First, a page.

Why Golden Retriever Training Calls for No Punishment During Accidents

Jan 15 09:28 2010 Richard Cussons Print This Article

Physical punishment is not necessary in golden retriever training for it may lead to various behavior problems. Find out more...

One of the most important points to housebreaking not only golden retrievers,Guest Posting but all dog breeds in particular, is this: if puppies are not visually caught face-to-face committing an accident, then they must not be punished, for their sanity's sake! Incredible as it seems, it is more sensible in dog training to just clean up the mess you found (not to mind the dog even if it is just meters away), and forget about it.

The point is that disciplining only matters if the dog is caught in the act, otherwise the dog will have no idea what the scolding is for. Your puppy was already used to peeing and pooing many times prior to its meeting you, and there is simply no way it can comprehend punishment for something it did even 30 seconds ago! Just like some kid's brain, a pup's brain is not focused on what happened in the past, but only what lies ahead. This makes the pup's memory really threadbare-poor.

The golden retriever training solution? We human owners need to admit we are the solution; it's our fault and responsibility, not that of the pups. If we can will recall, it was a bit obvious that something was coming up, since the puppy was walking around, or running in circles, nose sniffing around for the best toilet area (it actually prefers areas it has soiled before, so this is one more hint). While these pre-accident events and behavior may vary from dog to dog, the "warning signs" will nonetheless be generally noticeable.

Next time you catch your dog in the middle of pooing or peeing, be aware that things are still within your responsibility. You could have been watching or at least paying attention for the signs, yet its not too late. In fact, there is still time to correct the dog and condition it to perform good manners routinely. So whats to be done? Never get mad, and instead just pick up your dog and give it a firm and stern "No." Bring it outside, or bring it to to its poo or pee "pads." Try pushing the dog's tail down as you hold the dog, since this sometimes temporarily holds back the dog's pooing or peeing.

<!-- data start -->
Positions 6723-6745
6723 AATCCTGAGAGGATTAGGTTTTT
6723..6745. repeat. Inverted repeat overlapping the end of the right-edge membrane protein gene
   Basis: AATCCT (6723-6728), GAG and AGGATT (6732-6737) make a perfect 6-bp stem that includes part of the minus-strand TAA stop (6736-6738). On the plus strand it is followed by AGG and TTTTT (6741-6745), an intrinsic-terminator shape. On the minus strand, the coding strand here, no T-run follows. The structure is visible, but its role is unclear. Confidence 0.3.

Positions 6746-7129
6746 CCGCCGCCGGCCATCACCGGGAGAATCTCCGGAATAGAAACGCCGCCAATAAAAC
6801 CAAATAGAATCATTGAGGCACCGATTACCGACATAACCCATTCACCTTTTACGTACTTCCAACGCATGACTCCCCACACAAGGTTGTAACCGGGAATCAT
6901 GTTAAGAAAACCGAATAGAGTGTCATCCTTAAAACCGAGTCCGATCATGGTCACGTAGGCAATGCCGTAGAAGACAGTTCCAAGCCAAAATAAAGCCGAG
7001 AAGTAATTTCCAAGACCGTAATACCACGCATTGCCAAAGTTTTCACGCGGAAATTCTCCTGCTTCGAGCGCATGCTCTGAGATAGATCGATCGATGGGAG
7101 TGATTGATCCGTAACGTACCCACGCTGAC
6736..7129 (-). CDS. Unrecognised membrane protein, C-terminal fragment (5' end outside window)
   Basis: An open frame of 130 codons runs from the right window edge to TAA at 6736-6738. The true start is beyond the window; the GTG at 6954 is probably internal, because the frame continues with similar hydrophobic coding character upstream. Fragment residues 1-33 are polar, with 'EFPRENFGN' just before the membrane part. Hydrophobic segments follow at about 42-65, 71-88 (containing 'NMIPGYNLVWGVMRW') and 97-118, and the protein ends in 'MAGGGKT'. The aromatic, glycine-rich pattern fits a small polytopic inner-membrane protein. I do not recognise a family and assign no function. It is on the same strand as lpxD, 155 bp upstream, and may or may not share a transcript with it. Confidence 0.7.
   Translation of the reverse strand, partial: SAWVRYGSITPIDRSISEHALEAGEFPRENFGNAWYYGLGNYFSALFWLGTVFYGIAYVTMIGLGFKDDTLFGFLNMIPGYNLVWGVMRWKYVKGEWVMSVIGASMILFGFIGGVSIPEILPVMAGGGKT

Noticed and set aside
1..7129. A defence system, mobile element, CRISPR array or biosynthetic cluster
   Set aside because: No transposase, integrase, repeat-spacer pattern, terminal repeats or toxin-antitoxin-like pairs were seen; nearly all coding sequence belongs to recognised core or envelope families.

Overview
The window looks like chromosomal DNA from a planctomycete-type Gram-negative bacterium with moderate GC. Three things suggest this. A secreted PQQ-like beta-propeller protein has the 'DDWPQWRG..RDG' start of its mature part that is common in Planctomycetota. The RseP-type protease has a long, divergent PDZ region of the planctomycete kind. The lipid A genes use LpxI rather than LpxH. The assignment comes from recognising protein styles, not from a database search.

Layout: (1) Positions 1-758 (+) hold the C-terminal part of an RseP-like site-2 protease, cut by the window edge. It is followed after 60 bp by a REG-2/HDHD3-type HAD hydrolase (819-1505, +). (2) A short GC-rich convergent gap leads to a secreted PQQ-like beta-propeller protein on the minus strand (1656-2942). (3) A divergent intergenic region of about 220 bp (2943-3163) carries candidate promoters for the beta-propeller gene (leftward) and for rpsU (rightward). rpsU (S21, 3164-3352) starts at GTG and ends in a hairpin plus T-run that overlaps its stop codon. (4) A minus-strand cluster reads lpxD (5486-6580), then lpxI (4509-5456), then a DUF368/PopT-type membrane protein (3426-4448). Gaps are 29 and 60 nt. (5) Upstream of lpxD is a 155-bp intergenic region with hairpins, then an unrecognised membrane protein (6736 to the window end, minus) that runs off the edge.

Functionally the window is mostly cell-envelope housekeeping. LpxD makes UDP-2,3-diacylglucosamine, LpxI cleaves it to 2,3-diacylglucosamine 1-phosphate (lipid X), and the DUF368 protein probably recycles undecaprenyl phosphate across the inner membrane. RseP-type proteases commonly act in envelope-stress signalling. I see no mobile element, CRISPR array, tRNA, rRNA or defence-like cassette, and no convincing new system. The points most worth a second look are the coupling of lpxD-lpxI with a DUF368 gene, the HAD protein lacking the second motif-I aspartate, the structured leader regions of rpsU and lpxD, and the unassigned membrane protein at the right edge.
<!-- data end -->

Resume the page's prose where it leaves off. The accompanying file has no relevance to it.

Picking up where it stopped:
Lastly, how to get the dog all excited whenever you take it outside or to the pads? Practical golden retriever training tells us you need to stay with it for a while until it finishes its business, then reward it at random with either a pat, a dog treat, or a simple yet perky and happy "Good dog." This way the dog associates relieving itself outdoors with getting treats and perks.

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Richard Cussons
Richard Cussons

Richard Cussons shares effective golden retriever training tips. For more golden retriever training information, feel free to check out goldenretrieversavvy.com.

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